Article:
Skip to content

Why Long Lasting Relationships Require Healthy Relationship Expectations

long lasting relationships require healthy relationship expectations

Guiding Principles For A Lasting Relationship Built on Healthy Relationship Expectations 

1. How Good we are at Dealing with Conflicts and Communicating about Significant Events in Life

Relationship expert John Gottman divides conflicts into two kinds: those that are solvable and those that are unsolvable. Gottman believes the unsolvable conflicts represent 69% of all of our conflicts (!)

And this means we definitely need to find a way of dealing with unsolvable conflicts if our relationship is to stand the test of time. One way of doing this is creating healthy relationship expectations surrounding conflicts.

2. How Willing we are to Work on our Relationship

Without putting in time or effort, it will be difficult for our relationship to last over time. This may seem too simple or too obvious, and in that case, I’d like to challenge you to watch how much effort and time you’re currently putting in. Is there an area you could work on a little bit more? Perhaps one you’re currently avoiding, such as your sex life?

Low libido in long-term relationships is really common (despite the fact that we seldom talk about it). And when we haven’t had physical intimacy in a long time, it’s easy for it to become a very big deal in our minds. 

Everything and anything that reminds us that we “should” be having sex: an intimate scene on tv, the way our partner cozies up to us in bed, or even just the mention of it from our partner, can cause us to tense up. 

Related: 5 Big Signs Your Partner Is Worth Your Efforts and Time

3. How Good we are at Continuing to Develop our Individual Identity, While Still Being a Team

Many believe that cultivating our individual identity is crucial for both attraction and desire to flow. If you’re no longer sure where your partner begins and you end, you might want to work on rekindling your identity.

4. How Good we are at Idealizing Our Partner’s Personality and Behaviour

At first glance, this may sound a tad strange – but stay with me here. Researcher Sandra Murray has, in a number of studies, found that those who are the happiest a few years into the relationship are those who idealized their partner at the start of the relationship. 

This can look like idealizing certain traits your partner has, such as their intelligence or kindness, or the way they treat you by cooking your favorite meal or suggesting a fun date night activity.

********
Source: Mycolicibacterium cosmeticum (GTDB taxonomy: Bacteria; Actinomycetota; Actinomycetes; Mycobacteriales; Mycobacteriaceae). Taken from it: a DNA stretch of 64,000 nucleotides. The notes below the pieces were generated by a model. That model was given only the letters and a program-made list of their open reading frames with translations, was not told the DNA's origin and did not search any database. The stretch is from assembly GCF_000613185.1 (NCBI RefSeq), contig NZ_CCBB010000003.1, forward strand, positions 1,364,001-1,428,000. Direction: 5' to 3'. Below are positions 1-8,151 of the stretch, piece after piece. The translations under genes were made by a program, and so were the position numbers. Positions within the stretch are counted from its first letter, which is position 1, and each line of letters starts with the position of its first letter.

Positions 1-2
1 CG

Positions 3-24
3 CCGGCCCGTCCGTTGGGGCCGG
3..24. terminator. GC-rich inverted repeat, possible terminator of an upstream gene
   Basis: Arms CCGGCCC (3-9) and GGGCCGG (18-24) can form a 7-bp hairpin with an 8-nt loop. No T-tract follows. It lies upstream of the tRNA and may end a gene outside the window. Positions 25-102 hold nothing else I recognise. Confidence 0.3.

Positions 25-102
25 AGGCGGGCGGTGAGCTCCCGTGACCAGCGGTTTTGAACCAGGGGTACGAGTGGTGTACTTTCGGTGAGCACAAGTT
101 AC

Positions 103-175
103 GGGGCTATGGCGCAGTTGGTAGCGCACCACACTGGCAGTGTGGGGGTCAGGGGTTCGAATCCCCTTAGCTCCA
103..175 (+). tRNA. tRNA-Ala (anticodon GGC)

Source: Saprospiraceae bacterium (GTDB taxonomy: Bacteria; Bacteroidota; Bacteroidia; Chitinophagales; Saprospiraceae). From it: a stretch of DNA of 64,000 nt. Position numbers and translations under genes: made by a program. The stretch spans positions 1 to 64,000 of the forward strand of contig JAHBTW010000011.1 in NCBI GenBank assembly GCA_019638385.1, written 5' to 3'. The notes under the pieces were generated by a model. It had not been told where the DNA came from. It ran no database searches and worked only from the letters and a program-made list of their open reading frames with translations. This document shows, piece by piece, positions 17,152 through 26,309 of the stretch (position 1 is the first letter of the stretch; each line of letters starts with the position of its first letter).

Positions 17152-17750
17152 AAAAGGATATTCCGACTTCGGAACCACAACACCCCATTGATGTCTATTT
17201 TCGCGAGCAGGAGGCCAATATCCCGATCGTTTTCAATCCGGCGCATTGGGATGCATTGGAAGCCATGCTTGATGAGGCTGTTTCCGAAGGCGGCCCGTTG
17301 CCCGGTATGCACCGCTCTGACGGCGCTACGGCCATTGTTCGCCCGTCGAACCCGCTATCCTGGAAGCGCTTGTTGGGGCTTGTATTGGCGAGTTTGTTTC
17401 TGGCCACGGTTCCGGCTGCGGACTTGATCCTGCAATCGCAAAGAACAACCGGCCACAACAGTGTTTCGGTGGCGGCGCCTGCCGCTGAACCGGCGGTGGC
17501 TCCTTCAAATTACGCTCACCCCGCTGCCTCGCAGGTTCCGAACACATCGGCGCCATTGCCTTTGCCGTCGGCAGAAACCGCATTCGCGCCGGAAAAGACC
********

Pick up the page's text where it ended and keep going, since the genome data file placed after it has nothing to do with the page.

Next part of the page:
5. How Often We Respond to our Partner’s Attempts at Communication

Healthy relationship expectations surrounding communication are paramount. And when looking at the most long-lasting, strong relationships, we can see that these are ones where partners more often than not, respond to their partner’s attempts at communication.

This doesn’t mean we’re brilliant at it all the time, nor that we never miss the mark. It means that those who respond more frequently to their partner’s attempts are happier with their relationship and tend to have longer lasting relationships.

6. How Supportive we are of our Partner

Being great support, whether in times of sorrow and hardship or in times of happiness and excitement – is crucial. If you’re interested in making your relationship resilient, take a look at how much you and your partner are willing to support one another’s goals, how willing you are to compromise, and what you’re both prepared to sacrifice for each other. 

Resilient Relationships

When it comes to how you can make your romantic relationship last over time, it’s all about setting healthy relationship expectations. This can be done by examining your relationship’s strengths and weaknesses and working on them together, to make your bond stronger and your relationship more resilient.  

Originally published on
long lasting relationships require healthy relationship expectations pin
Why Long Lasting Relationships Require Healthy Relationship Expectations
Pages: 1 2

Leigh Noren, MSc

Leigh Norén is a sex therapist and writer specialized in low libido, orgasmic difficulties, communication and relationship difficulties. She's been featured in Glamour, The Tab, Babe, Sexography, The Good Men Project and more. Leigh offers free online resources for a better sex life and happier relationship, sex therapy and online courses at her website www.therapybyleigh.comView Author posts